Supernova PSN J14095513+1731556 in NGC 5490: an image (18 Feb. 2015)

PSN J14095513+1731556 in NGC 5490: 18 Feb. 2015

PSN J14095513+1731556 in NGC 5490: 18 Feb. 2015

The Universe is so huge that ever the most active observers are continuously facing new gems floating in the outer space. This also happens every time you slew your telescope to a new object, like a possible supernova recently discovered, hosted in galaxy you likely never saw or heard of earlier. Often the object you want to see is in the same spot hosting another beautiful one, making the observing experience possible more rewarding.

Here it is a nice example coming from last night, when at Virtual Telescope we wanted to confirm a new supernova, as part of our follow-up program in this field. The transient PSN J14095513+1731556 is hosted by  NGC 5490, an elliptical galaxy in Bootes, likely at 200 millions of light years from us. As soon as our robotic telescope centered it, capturing the first quick images, it was clear that another galaxy was sharing the same part of the sky, IC 983: that is a gorgeous spiral galaxy, more or less at the same distance.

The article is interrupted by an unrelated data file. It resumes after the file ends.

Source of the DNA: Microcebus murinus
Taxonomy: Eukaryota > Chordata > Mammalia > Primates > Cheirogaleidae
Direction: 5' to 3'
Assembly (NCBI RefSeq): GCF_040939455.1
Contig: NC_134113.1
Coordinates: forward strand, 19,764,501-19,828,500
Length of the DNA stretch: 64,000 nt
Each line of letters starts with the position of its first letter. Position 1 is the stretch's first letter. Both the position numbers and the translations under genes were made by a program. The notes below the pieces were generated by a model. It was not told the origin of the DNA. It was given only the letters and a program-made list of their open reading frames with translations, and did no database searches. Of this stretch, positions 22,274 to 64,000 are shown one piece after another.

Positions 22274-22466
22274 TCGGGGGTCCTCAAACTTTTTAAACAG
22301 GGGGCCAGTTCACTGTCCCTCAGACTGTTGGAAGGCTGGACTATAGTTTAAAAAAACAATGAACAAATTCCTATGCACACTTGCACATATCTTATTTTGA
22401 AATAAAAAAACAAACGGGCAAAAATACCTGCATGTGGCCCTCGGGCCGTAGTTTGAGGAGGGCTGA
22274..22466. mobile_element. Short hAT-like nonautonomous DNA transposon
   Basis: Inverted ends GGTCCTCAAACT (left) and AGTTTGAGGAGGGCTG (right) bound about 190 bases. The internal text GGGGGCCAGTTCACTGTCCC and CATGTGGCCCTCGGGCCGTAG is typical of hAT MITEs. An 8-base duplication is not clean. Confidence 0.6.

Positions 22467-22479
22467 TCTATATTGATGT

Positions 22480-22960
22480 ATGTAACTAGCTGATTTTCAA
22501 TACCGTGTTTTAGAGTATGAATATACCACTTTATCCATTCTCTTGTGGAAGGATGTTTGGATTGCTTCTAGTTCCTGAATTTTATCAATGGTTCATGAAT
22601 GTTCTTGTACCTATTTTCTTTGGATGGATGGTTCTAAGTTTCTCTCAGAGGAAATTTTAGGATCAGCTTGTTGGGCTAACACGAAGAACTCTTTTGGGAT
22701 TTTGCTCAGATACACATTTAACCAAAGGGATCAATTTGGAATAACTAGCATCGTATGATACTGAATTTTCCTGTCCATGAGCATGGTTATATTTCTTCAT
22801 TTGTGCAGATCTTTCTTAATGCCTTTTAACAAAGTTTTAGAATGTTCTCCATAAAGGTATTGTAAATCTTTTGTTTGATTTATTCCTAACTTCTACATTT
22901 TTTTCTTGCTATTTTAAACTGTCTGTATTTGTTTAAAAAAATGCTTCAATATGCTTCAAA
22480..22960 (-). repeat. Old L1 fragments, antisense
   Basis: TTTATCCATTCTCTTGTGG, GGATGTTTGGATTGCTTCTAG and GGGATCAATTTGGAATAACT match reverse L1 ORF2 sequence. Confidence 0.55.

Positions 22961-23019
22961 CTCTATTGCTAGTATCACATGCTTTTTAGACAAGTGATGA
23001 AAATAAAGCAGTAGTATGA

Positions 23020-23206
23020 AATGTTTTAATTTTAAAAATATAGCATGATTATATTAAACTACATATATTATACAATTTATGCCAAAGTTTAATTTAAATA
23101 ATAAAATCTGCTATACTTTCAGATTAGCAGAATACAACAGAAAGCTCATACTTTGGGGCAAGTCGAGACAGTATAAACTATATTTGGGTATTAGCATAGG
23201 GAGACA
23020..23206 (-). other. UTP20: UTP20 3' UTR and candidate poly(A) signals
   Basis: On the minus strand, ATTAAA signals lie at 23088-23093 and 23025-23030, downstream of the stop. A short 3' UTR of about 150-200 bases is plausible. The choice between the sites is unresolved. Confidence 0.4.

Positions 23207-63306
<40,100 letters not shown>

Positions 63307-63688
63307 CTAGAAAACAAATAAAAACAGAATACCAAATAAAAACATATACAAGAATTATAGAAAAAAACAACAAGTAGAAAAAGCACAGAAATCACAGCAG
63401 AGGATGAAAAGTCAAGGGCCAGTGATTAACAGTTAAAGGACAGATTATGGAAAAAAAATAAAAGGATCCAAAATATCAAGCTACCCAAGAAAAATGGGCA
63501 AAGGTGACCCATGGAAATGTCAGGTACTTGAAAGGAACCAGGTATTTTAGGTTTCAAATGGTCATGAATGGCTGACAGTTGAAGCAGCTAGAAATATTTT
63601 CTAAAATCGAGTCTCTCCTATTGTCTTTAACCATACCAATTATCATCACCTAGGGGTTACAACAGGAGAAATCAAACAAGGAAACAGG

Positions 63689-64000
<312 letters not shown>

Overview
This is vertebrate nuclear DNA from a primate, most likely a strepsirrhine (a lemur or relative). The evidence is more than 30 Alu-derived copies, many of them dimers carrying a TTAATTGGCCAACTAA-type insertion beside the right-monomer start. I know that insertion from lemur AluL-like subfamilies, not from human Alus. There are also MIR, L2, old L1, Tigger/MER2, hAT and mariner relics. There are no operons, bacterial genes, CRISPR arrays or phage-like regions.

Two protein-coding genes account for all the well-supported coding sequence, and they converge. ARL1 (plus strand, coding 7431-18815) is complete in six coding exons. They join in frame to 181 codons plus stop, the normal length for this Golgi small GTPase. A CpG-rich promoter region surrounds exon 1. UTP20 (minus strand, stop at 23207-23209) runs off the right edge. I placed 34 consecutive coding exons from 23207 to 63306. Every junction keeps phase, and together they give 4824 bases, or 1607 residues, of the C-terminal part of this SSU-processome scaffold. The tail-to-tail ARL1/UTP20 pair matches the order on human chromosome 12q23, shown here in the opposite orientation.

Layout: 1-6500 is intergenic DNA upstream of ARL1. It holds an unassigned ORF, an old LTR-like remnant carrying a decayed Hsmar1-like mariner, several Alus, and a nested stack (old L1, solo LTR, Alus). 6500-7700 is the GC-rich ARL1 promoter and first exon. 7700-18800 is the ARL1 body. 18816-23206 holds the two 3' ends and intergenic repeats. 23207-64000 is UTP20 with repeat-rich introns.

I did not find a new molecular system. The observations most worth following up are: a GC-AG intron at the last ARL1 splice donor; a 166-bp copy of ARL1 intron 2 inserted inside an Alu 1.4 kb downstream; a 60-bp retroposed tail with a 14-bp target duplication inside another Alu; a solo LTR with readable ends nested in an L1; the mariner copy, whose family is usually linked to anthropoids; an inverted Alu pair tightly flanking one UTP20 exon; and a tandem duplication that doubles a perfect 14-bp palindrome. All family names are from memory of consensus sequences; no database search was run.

Spectroscopy made at the European Southern Observatory indicates this is a type Ia supernova.

This image above comes from the average of three, 120-seconds exposures, unfiltered, remotely collected with the  PlaneWave 17″+Paramount ME+SBIG STL-6303E robotic unit part of the Virtual Telescope Project. The supernova was estimated at mag. 16.9 (R mags for the reference stars from UCAC-4).

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